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By Chuck Leddy
| December 4, 2017
So many historical figures have offered opinions on taking risks in life.
“Do one thing every day that scares you,” Eleanor Roosevelt said.
“Go out on a limb. That’s where the fruit is,” suggested Jimmy Carter.
“Take calculated risks. That is quite different from being rash,” from General George Patton.
It can be argued that the reason the biotechnology boom took off is because its visionaries were willing to take risks. But as the biotech sector also has learned, taking great risks requires strong risk management.
“There’s more public concern around biotech companies because they’re working with life itself, so responsible stewardship is even more critical,” says Professor Gary Marchant, director of the Center for Law, Science and Innovation at Arizona State University.
Greater Boston’s biotech firms have developed cutting-edge medicines, medical devices, therapies, and treatment options that have saved countless lives around the world. Danvers-based Abiomed, for example, makes the world’s smallest heart pump, which assists or replaces the life-sustaining pumping function of a human heart.
The life sciences have thrived in the region’s unique ecosystem that brings together elite universities, leading hospitals, growing companies (from start-ups to brand names), venture capitalists, and a culture of innovation that dates back centuries.
The economic data tells the story: The biotech sector has created 66,000 full-time jobs in Massachusetts, and the average salary for those jobs (about $140,000) is more than double the average state salary (about $66,000), according to the Massachusetts Biotechnology Council. Up in Maine, Jackson Labs, a leader in biomedical research, is directly or indirectly responsible for $575 million in economic impact and more than 3,500 full-time jobs, according to Jackson Lab COO Charles E. Hewett.
Risk versus reward
But with this great opportunity comes great risk. And to manage risk requires a strong risk-management approach—being proactive, rather than reactive.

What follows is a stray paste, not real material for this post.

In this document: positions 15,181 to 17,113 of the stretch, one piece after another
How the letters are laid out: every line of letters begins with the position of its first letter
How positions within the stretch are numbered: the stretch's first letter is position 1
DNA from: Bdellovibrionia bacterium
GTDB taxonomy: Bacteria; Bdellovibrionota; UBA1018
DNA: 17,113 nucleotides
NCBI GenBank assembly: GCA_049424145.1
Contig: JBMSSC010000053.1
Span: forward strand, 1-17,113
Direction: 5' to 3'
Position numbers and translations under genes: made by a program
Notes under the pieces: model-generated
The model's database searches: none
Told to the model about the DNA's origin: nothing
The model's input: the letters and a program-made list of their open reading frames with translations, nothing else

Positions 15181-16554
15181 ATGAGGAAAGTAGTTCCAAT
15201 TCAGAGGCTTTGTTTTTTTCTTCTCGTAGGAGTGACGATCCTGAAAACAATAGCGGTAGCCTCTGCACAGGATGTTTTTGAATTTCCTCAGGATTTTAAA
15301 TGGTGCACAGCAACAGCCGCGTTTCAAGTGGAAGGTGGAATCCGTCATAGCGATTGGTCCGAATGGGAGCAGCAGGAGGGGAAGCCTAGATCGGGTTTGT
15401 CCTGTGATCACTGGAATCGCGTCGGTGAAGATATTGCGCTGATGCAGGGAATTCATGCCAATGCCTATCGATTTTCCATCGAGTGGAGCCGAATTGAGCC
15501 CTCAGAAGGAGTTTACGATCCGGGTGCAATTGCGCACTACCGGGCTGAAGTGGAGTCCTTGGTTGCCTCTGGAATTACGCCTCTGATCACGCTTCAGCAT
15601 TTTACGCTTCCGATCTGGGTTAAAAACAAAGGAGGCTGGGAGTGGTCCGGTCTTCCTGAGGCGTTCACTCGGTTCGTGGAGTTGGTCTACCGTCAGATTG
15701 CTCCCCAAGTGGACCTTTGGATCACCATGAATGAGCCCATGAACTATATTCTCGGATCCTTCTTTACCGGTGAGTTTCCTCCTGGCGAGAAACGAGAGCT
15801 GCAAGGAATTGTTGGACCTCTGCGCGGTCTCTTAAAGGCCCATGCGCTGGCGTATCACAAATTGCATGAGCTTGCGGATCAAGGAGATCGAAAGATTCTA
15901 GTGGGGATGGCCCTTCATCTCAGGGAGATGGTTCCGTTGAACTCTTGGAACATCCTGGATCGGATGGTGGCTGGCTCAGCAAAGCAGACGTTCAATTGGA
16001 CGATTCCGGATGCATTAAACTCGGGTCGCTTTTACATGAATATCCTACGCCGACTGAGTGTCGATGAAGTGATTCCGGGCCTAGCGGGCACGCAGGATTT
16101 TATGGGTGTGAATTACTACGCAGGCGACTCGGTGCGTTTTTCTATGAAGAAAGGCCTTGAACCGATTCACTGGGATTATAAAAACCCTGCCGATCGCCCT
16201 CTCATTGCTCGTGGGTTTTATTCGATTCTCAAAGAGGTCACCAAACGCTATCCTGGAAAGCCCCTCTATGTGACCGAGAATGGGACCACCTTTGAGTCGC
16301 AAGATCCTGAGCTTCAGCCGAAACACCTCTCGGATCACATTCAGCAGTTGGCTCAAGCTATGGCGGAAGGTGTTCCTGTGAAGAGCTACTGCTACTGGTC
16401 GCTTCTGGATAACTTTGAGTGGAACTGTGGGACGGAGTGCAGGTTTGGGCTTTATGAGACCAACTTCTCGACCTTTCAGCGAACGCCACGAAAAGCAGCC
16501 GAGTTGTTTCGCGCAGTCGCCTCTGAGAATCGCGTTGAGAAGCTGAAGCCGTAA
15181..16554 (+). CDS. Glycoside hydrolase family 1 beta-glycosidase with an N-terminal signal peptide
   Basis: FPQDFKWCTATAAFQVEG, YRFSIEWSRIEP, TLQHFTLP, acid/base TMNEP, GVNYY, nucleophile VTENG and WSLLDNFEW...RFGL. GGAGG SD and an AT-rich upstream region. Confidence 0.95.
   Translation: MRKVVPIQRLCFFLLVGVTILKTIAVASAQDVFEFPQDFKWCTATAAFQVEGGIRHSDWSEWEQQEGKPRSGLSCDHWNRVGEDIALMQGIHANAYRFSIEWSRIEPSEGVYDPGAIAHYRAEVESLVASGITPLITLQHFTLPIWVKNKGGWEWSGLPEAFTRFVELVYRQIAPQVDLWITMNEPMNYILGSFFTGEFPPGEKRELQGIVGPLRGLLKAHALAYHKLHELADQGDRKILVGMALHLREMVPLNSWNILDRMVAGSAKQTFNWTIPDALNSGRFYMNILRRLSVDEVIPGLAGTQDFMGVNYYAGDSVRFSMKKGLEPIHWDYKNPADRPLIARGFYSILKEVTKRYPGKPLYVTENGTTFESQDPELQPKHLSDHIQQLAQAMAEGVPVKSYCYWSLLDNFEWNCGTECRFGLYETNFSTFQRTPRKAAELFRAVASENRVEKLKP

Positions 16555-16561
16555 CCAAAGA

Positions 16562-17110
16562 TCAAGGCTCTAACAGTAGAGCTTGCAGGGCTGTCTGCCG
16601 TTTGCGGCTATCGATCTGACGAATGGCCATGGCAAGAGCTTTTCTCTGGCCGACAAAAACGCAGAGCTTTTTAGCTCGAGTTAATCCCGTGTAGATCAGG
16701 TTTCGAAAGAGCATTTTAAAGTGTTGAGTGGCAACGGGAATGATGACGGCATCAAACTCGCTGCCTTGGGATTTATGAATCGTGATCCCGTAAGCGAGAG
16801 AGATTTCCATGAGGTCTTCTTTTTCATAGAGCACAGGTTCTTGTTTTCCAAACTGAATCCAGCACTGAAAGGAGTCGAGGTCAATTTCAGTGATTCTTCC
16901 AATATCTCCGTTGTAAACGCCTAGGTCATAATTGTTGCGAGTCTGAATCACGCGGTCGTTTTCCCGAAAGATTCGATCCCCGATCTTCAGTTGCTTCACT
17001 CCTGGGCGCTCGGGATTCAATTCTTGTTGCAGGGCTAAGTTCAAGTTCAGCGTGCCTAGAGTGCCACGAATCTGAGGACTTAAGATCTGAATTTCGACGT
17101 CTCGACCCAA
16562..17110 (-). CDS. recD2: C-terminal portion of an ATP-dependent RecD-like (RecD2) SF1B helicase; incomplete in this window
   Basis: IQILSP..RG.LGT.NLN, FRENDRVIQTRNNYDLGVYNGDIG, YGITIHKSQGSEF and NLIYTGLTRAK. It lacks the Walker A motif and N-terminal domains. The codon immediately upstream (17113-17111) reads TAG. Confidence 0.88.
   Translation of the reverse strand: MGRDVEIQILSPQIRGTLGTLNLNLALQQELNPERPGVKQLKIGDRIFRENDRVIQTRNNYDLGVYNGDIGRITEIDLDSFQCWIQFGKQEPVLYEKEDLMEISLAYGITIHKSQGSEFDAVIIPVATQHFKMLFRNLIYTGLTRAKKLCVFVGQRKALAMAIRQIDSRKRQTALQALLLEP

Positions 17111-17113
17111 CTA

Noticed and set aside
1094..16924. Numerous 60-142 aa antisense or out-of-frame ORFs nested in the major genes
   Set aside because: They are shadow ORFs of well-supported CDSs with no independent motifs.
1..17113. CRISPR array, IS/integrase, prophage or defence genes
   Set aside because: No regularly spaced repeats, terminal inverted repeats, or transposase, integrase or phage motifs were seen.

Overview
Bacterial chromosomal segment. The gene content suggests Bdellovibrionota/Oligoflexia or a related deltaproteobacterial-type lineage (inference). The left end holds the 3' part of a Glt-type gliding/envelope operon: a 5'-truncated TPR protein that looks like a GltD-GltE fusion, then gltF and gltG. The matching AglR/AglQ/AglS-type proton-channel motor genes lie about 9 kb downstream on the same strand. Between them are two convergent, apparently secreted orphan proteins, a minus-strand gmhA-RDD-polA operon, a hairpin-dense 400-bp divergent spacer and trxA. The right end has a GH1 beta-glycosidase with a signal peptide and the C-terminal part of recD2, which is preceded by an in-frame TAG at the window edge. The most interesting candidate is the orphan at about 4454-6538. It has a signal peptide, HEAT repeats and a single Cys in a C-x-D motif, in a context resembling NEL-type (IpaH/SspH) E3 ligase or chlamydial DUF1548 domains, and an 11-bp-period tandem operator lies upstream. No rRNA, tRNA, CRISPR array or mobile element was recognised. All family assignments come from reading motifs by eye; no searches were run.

“Risk management is a fluid, ever-changing process,” says Elizabeth Tarricone, senior vice president of risk management at Cross Insurance, an independent insurance broker representing clients in the health insurance marketplace across New England. “Constant monitoring is required as the operations change and evolve.”
What’s the upside of effective risk management? “Compliance with the law, protection from potential liability, good stewardship of resources, and a reputation for being responsible, which will attract stakeholders, from employees to regulators, investors, and customers,” says Marchant.
And the price of ineffective risk management? “It can bring down the entire company,” Marchant says, “based on one mistake or bad product.”
Marchant and others see four major risks facing the region’s booming life sciences industry, and have suggestions for how can they be appropriately managed.
Managing the risks of biotech
Risk management supports success
Risk management strategies must change and mature within each biotech firm.
Complex ethical issues in biotech play a role too. “There’s more public concern around biotech companies because they’re working with life itself, so responsible stewardship is even more critical,” says Marchand.
As Greater Boston’s biotech firms drive innovations that save lives and grow the region’s economy, they’ll need to effectively manage their particular risks. Partnering with experts and insurance providers should be part of that evolving risk management process.
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